Georgetown professor Sarah Stewart Johnson is leading a National Science Foundation-funded expedition to Antarctica later this month that may one day help solve the question of whether there was ever life on Mars.
A Georgetown professor is leading a National Science Foundation-funded expedition to Antarctica later this month that may one day help solve the question of whether there was ever life on Mars.
Sarah Stewart Johnson, assistant professor in the biology department and the Science, Technology and International Affairs program, is teaming up with undergraduate Angela Bai (C’17), post-doctoral fellow Elena Zaikova and David Goerlitz of the Lombardi Comprehensive Cancer Center to conduct the first-ever DNA sequencing on the continent.
The work, which will begin after Thanksgiving and last for about a month, takes place in the McMurdo Dry Valleys, just across the sound from the U.S. Antarctic Program’s main base at McMurdo Station. The researchers plan to blog about their experience.
“We’re testing a series of questions about the nature of long-term cell survival under cold and hyper-arid conditions,” says Johnson, also a visiting scientist at the NASA’s Goddard Space Flight Center and a member of NASA’s Curiosity Rover Science Team.
The McMurdo Dry Valleys are home to some of the most physically and chemically extreme environmental conditions in the world. The Georgetown team will study whether microbes within ice-covered lakes can survive desiccation as the lakes retreat, and if so, how.
“Mars and Earth used to be much more similar,” notes Johnson, who teaches courses in geobiology as well as planetary science. “Like the Earth, Mars once had lakes, but not anymore. Because it’s smaller and further from the sun than Earth, it cooled down more rapidly.”
“It also lost its protective magnetic field and most of its atmosphere, and now is bitterly cold and extremely arid,” she adds. “If life did evolve there, what’s become of it?”
Johnson says that Antarctica is the “coldest, driest place on Earth.”
“We believe the paleolakes there provide an unrivaled opportunity to investigate fundamental questions about the persistence of life,” she explains.
A Close Second
The project is creating an unusual research experience for an undergraduate.
“I love genetics and I love space, so I was a little sad to have missed out on the first DNA sequencing in space, but Antarctica is definitely a close second,” says Bai, a biology major from Pasadena, California, who works in Johnson’s
“I love genetics and I love space, so I was a little sad to have missed out on the first DNA sequencing in space, but Antarctica is definitely a close second,” says Bai, a biology major from Pasadena, California, who works in Johnson’s lab.
She’s looking forward to being part of the first sequencing on the continent.
“We’re all hoping for robust samples that will give us a bunch of DNA to analyze, and that the ultimate results will be fascinating,” Bai says.
Once in Antarctica, the team will go out into the field with a state-of-the-art instrument called the Oxford Nanopore MinION sequencer, which is about half the size of a cell phone.
The instrument will help the team figure out whether the Antarctic paleolakes harbor “microbial seed banks,” caches of viable microbes that adapted to past environments.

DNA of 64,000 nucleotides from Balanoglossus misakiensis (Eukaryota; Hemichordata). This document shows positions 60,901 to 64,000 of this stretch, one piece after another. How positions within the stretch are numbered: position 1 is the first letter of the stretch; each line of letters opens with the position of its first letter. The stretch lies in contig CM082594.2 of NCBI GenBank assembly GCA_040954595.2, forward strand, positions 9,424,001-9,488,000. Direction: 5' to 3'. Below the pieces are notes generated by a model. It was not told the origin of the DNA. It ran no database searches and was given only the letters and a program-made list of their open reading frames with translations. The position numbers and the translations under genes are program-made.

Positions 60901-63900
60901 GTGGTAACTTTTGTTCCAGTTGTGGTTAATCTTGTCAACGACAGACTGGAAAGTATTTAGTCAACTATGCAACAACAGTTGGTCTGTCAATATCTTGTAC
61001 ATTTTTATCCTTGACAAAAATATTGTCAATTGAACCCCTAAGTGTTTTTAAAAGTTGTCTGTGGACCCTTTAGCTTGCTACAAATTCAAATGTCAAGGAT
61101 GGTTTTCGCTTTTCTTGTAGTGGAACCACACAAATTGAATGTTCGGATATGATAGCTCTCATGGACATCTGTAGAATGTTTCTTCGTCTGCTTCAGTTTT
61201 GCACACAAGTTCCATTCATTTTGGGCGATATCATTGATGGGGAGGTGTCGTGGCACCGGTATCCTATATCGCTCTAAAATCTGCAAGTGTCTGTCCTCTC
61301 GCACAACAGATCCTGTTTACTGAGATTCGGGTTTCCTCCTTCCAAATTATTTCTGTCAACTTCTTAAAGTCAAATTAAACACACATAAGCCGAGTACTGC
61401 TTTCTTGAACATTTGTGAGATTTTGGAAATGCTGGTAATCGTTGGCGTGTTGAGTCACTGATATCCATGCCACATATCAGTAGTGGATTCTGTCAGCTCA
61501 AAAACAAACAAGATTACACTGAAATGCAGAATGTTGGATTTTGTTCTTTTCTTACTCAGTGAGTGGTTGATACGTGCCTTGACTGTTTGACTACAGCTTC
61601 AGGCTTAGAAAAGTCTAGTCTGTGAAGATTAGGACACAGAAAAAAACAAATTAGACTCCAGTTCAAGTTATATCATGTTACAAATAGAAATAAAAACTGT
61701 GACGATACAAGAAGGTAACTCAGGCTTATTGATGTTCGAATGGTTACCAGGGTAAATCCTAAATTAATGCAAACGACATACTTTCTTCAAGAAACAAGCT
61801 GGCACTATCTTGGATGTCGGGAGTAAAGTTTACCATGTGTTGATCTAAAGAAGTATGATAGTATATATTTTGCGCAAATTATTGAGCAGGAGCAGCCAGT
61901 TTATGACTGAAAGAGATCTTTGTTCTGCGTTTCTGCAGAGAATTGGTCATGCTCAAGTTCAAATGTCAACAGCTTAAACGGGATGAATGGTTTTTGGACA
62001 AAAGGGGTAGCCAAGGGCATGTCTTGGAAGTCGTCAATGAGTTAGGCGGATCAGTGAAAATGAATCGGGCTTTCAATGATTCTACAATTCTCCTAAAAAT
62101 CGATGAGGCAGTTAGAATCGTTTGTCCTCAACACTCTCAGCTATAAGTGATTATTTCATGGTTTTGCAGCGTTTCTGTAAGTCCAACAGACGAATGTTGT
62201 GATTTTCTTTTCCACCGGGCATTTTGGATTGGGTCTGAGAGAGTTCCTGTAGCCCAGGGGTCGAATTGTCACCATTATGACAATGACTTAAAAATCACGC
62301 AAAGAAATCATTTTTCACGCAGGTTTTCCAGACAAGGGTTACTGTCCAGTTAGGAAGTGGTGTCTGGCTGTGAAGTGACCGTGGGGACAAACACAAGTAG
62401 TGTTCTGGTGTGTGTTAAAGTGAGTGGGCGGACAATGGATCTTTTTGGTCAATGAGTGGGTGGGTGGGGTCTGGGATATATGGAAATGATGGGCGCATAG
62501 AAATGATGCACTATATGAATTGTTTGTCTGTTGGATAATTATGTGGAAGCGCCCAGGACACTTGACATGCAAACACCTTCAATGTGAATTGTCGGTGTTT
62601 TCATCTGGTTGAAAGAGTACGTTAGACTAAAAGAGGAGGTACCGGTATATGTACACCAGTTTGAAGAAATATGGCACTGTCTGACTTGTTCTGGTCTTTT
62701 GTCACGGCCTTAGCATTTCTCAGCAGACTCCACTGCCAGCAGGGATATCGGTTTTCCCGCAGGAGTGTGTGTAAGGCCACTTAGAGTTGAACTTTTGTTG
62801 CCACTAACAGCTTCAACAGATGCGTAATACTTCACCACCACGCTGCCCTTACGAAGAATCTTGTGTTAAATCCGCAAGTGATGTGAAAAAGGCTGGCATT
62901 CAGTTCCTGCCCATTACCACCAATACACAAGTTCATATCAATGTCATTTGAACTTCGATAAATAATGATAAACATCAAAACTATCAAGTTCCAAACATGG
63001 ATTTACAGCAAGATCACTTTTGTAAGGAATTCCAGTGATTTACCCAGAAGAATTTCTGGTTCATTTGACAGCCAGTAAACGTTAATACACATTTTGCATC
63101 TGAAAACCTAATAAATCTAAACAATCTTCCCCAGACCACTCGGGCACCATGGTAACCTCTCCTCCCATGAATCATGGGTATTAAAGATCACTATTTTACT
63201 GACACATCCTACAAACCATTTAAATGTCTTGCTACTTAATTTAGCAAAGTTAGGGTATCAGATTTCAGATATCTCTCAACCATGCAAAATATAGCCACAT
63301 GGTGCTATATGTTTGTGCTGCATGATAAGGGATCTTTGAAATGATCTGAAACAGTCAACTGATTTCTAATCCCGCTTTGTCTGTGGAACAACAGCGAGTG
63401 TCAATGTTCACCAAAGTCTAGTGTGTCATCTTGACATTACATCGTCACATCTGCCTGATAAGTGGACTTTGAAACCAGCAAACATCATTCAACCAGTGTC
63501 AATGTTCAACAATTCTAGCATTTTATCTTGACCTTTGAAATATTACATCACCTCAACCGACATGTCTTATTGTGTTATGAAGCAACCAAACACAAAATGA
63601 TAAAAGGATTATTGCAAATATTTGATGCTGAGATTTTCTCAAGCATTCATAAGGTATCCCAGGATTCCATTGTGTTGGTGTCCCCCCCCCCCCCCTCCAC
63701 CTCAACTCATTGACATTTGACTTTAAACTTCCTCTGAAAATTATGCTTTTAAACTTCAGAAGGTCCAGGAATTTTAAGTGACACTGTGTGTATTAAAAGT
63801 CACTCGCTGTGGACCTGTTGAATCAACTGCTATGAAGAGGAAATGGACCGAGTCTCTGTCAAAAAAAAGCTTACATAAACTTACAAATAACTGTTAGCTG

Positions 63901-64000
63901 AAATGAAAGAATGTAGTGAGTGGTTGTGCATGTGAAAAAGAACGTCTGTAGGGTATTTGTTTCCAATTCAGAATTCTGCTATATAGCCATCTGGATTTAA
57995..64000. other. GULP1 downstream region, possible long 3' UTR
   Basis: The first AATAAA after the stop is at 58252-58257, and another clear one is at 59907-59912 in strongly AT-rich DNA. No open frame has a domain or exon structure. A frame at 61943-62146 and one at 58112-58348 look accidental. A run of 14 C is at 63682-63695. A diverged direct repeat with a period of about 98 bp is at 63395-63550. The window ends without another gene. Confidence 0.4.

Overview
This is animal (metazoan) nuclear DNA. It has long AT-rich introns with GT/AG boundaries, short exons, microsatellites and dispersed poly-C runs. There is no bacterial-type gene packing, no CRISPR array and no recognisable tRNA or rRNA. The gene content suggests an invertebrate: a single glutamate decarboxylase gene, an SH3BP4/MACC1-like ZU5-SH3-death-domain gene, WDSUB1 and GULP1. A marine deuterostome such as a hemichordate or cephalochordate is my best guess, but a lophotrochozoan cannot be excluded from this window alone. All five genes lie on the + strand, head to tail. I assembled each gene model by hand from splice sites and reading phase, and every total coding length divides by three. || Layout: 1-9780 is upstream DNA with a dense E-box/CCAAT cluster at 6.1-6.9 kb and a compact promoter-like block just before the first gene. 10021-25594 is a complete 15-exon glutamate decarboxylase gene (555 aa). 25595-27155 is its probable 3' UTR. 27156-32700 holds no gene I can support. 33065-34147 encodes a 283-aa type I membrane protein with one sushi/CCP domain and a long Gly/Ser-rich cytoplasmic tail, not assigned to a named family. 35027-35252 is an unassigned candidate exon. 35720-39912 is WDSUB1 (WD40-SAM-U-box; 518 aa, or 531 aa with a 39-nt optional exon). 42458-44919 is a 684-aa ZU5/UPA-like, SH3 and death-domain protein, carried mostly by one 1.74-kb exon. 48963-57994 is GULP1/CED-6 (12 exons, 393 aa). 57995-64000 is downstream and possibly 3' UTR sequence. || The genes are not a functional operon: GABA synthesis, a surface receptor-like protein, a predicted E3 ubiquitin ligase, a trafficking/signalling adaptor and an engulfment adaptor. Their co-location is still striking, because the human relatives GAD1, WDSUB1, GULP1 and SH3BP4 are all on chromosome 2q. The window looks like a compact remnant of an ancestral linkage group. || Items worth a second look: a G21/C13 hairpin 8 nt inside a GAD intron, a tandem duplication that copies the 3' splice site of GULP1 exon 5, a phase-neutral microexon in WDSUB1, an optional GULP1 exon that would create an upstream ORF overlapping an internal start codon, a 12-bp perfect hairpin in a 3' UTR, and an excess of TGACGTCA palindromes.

“This kind of data is revolutionizing our ability to observe and understand our planet’s most inaccessible biospheres, and we may one day be able to use the technology to look for life beyond Earth,” the professor says.
Johnson will bring back the Antarctic research to Georgetown, where she is piloting new undergraduate geoscience courses that incorporate case studies.
“This project will allow us to use real data sets to understand geoscience concepts,” she explains, “such as the complexities of adaptation to climate change in high latitudes.”
Goerlitz is director of operations for the Genomics and Epigenomics Shared Resource at the Lombardi Center, where he runs a lab focused on providing state of the art technologies and expertise for genomics research to Georgetown scientists.
“The work in Antarctica has important implications for understanding how life, adapted to extreme environments, can persist at the margins of survival, “ Goerlitz says, “and will ultimately inform the development of life detection strategies in the planetary sciences, particularly in the search for life on Mars.”
Exploring Other Worlds
Johnson, a Rhodes scholar with a Ph.D. in planetary science from MIT, says she first became interested in her field as a child in Kentucky, where her father was an amateur geologist and astronomer.
In her first year at Washington University in St. Louis, she worked with a professor on the prototype for the Mars Spirit and Opportunity rovers. She was part of a team that went out into the Mojave Desert to take measurements.
“I fell completely in love with the idea of exploring other worlds,” she says
“Planetary science is a field that’s really wide open. There’s so much left to discover. In some ways it’s like being an earth scientist 100 years ago.”
Coincidentally, Georgetown Provost Robert Groves will be in Antarctica at the same time that Johnson’s group is conducting research.
As a member of the National Science Board, which governs NSF, he will be part of a team inspecting two of the three Antarctica science operations – McMurdo and the South Pole.